So first you figure out “Is everyone safe?” Then you figure out the condition of the property, and then you communicate that to your investors, and then you have some sort of solution in place… And most likely, that solution, if there is a big issue, is gonna be filing an insurance claim. So this episode will be very helpful in explaining, going into more detail on that third S in the SOS approach. Or for anyone that owns a property and needs to file some sort of insurance claim, they need to know if they should file an insurance claim, what is covered by the insurance claim, and things to not do to avoid delaying your insurance claim. So those are the three things we’re gonna talk about – the claims process first, then what a typical commercial property insurance policy covers, and then we’re gonna talk about tips for avoiding a delay.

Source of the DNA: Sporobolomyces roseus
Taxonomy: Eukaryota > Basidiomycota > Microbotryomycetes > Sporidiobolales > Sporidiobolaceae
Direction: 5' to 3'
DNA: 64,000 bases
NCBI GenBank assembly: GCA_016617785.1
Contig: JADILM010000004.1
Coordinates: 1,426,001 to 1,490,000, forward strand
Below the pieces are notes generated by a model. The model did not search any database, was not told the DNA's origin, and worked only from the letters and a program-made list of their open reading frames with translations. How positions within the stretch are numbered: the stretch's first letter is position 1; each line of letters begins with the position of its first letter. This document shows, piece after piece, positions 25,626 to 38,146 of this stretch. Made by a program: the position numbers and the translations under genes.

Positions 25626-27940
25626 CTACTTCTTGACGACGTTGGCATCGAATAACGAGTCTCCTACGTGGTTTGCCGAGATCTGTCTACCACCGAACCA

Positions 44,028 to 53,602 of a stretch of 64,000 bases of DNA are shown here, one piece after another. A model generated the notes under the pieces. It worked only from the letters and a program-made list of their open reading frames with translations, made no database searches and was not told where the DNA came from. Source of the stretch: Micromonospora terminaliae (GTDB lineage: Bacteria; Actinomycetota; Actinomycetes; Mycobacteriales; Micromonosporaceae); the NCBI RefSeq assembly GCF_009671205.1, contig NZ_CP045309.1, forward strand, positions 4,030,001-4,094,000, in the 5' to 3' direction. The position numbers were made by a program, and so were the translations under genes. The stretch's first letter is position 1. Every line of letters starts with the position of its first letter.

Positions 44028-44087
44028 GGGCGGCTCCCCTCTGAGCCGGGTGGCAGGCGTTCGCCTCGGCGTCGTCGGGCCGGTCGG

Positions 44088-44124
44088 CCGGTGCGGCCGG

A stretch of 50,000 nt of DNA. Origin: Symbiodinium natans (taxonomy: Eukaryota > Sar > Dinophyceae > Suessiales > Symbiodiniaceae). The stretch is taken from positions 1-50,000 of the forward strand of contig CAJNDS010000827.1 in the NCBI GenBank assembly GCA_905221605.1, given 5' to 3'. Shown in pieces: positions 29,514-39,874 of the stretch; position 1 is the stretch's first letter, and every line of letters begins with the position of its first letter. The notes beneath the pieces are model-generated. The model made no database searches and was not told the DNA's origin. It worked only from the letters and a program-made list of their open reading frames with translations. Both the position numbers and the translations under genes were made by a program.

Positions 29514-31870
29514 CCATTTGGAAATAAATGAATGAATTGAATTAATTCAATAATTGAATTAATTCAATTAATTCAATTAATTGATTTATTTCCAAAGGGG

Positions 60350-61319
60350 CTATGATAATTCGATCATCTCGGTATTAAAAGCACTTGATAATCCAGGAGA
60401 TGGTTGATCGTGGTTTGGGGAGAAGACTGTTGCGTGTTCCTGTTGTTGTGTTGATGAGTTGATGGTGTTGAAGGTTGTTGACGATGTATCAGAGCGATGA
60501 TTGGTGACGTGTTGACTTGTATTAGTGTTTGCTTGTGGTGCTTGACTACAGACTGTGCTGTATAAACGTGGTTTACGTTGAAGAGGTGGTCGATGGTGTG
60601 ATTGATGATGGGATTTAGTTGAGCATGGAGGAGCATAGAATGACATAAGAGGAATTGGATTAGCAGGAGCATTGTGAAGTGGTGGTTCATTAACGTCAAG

The process, typically, the commercial property insurance claim entails restoring the property to the pre-lost condition, within the limits defined by whatever insurance policy you purchased. Then it should also help you maintain the business during the time it takes to rebuild or repair that property. That’s the overall purpose of the insurance claim. So it should 1) bring the property back to its pre-loss condition, and 2) while it’s being brought back to its pre-loss condition, it shouldn’t impact the business, which is really the money coming in.